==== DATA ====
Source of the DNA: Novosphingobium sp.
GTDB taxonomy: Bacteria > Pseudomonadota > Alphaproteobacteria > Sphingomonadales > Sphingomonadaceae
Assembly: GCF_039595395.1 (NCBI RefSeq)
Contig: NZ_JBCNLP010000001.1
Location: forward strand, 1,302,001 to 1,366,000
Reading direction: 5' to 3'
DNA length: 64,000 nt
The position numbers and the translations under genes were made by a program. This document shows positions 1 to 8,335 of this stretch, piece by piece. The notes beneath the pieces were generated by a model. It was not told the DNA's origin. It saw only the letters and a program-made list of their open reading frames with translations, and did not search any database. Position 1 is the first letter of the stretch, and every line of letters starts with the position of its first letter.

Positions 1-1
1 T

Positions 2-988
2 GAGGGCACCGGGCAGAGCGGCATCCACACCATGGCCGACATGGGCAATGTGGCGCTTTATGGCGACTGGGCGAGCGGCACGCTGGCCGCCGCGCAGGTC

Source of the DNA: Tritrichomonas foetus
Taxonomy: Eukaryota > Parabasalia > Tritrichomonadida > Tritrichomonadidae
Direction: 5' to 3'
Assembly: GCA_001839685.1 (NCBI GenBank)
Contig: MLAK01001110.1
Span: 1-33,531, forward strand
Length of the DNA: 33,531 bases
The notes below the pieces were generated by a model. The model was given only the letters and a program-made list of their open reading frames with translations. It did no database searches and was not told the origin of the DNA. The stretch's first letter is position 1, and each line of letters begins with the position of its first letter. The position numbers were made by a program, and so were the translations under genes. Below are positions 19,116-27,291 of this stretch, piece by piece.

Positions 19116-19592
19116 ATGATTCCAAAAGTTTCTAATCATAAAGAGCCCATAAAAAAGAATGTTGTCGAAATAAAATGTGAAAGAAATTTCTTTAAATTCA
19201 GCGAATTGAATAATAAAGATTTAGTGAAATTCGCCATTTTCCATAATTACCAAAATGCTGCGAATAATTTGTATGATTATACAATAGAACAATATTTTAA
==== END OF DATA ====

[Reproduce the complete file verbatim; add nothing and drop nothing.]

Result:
Source of the DNA: Novosphingobium sp.
GTDB taxonomy: Bacteria > Pseudomonadota > Alphaproteobacteria > Sphingomonadales > Sphingomonadaceae
Assembly: GCF_039595395.1 (NCBI RefSeq)
Contig: NZ_JBCNLP010000001.1
Location: forward strand, 1,302,001 to 1,366,000
Reading direction: 5' to 3'
DNA length: 64,000 nt
The position numbers and the translations under genes were made by a program. This document shows positions 1 to 8,335 of this stretch, piece by piece. The notes beneath the pieces were generated by a model. It was not told the DNA's origin. It saw only the letters and a program-made list of their open reading frames with translations, and did not search any database. Position 1 is the first letter of the stretch, and every line of letters starts with the position of its first letter.

Positions 1-1
1 T

Positions 2-988
2 GAGGGCACCGGGCAGAGCGGCATCCACACCATGGCCGACATGGGCAATGTGGCGCTTTATGGCGACTGGGCGAGCGGCACGCTGGCCGCCGCGCAGGTC

Source of the DNA: Tritrichomonas foetus
Taxonomy: Eukaryota > Parabasalia > Tritrichomonadida > Tritrichomonadidae
Direction: 5' to 3'
Assembly: GCA_001839685.1 (NCBI GenBank)
Contig: MLAK01001110.1
Span: 1-33,531, forward strand
Length of the DNA: 33,531 bases
The notes below the pieces were generated by a model. The model was given only the letters and a program-made list of their open reading frames with translations. It did no database searches and was not told the origin of the DNA. The stretch's first letter is position 1, and each line of letters begins with the position of its first letter. The position numbers were made by a program, and so were the translations under genes. Below are positions 19,116-27,291 of this stretch, piece by piece.

Positions 19116-19592
19116 ATGATTCCAAAAGTTTCTAATCATAAAGAGCCCATAAAAAAGAATGTTGTCGAAATAAAATGTGAAAGAAATTTCTTTAAATTCA
19201 GCGAATTGAATAATAAAGATTTAGTGAAATTCGCCATTTTCCATAATTACCAAAATGCTGCGAATAATTTGTATGATTATACAATAGAACAATATTTTAA